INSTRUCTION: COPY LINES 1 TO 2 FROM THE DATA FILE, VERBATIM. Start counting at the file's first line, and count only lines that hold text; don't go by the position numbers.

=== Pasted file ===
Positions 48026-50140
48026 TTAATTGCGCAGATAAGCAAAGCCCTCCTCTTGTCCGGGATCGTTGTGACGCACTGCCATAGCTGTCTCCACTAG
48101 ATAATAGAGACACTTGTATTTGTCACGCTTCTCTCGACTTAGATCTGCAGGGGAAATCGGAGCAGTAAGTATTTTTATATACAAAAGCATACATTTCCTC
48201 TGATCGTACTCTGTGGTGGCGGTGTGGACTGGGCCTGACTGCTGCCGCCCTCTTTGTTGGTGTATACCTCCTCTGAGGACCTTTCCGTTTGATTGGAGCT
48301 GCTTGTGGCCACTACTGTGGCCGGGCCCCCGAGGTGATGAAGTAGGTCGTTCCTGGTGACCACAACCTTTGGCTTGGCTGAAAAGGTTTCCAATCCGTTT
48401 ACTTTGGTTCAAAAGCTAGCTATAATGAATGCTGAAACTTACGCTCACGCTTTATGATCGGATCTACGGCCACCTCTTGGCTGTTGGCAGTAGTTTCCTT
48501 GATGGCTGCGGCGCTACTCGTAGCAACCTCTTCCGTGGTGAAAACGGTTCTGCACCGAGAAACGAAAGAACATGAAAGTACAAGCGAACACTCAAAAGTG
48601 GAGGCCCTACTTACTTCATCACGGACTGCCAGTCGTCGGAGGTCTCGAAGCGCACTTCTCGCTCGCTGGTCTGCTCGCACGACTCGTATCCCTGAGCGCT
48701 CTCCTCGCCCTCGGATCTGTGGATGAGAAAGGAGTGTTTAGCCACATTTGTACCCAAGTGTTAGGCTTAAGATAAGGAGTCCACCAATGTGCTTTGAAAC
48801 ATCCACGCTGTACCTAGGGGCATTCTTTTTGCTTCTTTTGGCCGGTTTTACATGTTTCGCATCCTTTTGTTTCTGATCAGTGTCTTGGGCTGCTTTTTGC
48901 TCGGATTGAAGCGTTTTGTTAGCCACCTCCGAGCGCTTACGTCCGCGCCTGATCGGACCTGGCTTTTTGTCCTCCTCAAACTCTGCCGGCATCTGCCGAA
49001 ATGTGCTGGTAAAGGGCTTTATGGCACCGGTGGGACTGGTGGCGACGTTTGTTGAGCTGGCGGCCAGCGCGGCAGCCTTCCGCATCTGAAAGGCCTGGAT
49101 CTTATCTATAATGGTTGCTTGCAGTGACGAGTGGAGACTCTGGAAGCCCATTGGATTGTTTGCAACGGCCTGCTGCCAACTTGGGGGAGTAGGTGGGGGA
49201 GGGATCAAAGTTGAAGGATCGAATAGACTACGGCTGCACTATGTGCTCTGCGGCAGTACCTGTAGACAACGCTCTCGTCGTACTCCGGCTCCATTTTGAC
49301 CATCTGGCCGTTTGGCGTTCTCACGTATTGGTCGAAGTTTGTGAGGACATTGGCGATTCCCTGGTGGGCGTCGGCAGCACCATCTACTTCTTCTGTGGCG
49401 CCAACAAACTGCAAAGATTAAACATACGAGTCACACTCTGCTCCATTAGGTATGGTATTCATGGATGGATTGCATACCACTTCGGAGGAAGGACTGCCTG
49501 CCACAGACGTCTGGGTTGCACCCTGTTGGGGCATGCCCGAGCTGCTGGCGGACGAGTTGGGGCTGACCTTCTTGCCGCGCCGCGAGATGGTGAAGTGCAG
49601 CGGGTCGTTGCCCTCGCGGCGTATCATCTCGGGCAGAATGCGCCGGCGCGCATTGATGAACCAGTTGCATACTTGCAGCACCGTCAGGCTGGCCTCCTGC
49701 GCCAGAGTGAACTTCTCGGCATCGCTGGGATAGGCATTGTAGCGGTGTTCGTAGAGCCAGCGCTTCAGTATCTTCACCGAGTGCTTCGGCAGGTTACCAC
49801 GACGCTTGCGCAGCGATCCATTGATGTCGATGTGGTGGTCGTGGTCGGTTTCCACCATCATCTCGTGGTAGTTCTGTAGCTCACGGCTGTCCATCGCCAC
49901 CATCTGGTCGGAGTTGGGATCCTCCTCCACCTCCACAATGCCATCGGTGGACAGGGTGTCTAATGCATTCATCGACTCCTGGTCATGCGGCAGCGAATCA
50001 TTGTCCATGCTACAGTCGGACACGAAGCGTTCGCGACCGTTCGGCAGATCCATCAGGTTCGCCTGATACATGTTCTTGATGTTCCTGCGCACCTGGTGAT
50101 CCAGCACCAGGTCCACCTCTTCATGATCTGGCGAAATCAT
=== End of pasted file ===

Positions 48026-50140
48026 TTAATTGCGCAGATAAGCAAAGCCCTCCTCTTGTCCGGGATCGTTGTGACGCACTGCCATAGCTGTCTCCACTAG